Of the nine dictionaries we examined, all but one used the words “possibilities” or “alternatives” to define choose.3 Alternatives are things that can be chosen (something a determinist can’t accept) and given the determining factors nothing but the predetermined events are possible. Only by removing the determining factors via hypothesis may the determinist speak of alternatives or possibilities.
Paul argues that Jews, Muslims and modern biblical scholars all hold to determinism and use the word choose, even though he doesn’t give an explanation of how that works. That’s true, but not relevant. How does their using the term prove they are not either unaware of their inconsistency or equivocating the exotic definition for the common one. Worse, Paul’s own quotes state the Jews held the common notion of choice – the very point I made and Paul questioned.
Paul argued that libertarian free will (LFW) is incoherent and choices amount to luck, which undermines responsibility. I responded that the bible teaches God has LFW, based on Genesis 1:1. God is the first cause, so the first cause wasn’t predetermined by preceding causes. This brings us to Paul’s latest response. All one simply needs to say is that God's choice wasn't indeterminite either. I'd even agree with Kane here. God doesn't have libertarian freedom. I don't think he has compatibilistic either. I believe his freedom is sui generous. Determinate and indeterminate are mutually exclusive and exhaustive catigories. Even if God’s freedom is absolutely unique (and no question in some ways it is), it’s either determinate or indeterminate. So saying God’s freedom is sui generous is no evasion of the force of my argument. The bible teaches God has LFW, therefore Christians cannot argue LFW is illogical.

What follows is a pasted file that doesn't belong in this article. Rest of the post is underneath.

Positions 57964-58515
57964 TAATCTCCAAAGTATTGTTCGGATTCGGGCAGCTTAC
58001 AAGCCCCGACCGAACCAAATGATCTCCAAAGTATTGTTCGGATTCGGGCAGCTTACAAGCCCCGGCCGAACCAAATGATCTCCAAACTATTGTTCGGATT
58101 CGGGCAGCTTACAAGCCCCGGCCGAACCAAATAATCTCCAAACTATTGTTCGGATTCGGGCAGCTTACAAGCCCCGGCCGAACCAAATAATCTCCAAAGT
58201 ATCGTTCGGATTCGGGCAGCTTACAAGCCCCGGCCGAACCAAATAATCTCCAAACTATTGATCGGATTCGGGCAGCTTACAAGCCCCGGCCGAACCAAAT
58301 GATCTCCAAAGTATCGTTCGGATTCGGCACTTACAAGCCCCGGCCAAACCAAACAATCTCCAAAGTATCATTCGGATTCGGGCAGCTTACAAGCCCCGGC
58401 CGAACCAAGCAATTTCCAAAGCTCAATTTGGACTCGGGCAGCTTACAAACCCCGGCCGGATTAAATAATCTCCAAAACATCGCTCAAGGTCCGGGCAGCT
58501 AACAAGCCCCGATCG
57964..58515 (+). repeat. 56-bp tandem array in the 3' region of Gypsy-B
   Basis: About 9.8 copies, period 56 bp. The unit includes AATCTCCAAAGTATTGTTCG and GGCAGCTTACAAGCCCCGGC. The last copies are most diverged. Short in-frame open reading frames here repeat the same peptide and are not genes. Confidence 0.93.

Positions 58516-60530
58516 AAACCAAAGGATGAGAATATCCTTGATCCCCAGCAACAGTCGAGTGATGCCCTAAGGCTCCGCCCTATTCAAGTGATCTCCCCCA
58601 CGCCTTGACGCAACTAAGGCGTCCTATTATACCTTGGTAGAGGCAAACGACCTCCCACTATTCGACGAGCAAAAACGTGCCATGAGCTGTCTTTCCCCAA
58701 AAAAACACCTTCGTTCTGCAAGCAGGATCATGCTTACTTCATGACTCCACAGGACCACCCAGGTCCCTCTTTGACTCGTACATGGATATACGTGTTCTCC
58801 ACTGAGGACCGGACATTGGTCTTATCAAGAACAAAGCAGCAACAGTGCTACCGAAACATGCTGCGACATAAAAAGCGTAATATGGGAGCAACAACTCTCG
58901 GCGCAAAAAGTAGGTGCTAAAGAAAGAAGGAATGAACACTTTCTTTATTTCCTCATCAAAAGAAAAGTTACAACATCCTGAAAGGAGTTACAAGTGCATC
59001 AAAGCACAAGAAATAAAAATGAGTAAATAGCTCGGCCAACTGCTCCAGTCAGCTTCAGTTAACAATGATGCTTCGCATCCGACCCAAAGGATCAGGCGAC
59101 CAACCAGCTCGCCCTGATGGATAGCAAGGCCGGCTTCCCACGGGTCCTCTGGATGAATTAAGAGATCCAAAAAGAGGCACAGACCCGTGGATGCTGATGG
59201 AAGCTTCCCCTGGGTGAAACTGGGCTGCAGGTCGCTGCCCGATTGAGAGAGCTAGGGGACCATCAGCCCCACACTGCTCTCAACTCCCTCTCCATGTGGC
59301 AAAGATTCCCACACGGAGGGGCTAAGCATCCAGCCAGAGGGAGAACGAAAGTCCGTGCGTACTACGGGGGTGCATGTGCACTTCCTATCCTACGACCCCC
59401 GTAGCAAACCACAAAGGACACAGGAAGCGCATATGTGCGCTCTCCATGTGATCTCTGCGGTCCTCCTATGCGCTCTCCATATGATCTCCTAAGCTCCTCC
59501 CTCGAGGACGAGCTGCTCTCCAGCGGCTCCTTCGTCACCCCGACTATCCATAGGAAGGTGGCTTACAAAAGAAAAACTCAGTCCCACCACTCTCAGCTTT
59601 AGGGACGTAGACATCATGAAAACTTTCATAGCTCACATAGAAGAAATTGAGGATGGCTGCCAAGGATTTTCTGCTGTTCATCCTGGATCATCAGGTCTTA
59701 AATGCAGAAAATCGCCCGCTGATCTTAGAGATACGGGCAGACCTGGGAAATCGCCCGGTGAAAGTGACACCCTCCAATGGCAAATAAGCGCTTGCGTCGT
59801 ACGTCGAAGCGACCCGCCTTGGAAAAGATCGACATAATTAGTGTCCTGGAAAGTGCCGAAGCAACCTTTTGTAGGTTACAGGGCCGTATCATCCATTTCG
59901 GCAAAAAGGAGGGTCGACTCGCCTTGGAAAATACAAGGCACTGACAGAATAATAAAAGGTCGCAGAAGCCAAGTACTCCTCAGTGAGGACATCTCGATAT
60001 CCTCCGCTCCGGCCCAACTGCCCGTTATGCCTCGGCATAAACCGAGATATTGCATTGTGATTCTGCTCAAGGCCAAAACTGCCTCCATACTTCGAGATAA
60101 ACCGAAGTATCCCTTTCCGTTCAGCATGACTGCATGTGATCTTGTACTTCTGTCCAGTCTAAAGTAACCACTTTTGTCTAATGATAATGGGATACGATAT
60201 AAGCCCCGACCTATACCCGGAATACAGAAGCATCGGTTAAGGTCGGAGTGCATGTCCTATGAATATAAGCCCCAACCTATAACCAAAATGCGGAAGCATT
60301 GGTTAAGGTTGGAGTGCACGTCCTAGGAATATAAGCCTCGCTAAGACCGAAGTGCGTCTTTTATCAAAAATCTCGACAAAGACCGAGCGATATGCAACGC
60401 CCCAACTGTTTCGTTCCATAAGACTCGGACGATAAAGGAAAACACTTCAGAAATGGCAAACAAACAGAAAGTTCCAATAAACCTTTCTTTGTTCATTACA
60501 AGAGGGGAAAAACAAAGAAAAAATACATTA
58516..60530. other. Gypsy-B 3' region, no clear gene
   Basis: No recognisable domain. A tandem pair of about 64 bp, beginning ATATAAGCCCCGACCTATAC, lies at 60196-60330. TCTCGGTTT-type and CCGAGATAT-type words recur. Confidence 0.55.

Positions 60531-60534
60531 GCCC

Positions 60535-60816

1 Here’s Paul’s actual comment the only argument given against determinism was against physicalist determination. So, I could have left "undetermined" in the quote and added "physically" and not undermined divine-determination in the least. The result is simple, they say undetermined, Paul thinks determined. But Paul’s analysis is somewhat complex. They say undetermined, but argue against physical determinism. Why not read them as saying physically undetermined? Then distinguish between physical and divine determinism and assume they are OK with divine determinism. If they argue against that too, we can always fall back to determinism via fate or the stars. Of course the problem with Paul’s analysis is that “undetermined” is a statement about “what”, not “why”. It’s simply undetermined; no need to go into what’s not determining it.
2 Paul, being reformed, likely holds to the perspicuity (clarity) of scriptures, which entails scripture being written to the common man. Further, scripture is consistently addressed to the people of Israel and the Church.
3The one dictionary that didn’t use alternative or possibility was the Wiktionary that defines choose as simply elect, pick or decide; which are really synonyms rather than a definition. Paul call this situation a Mexican standoff, but if it’s that or the Alamo, I will let the reader judge.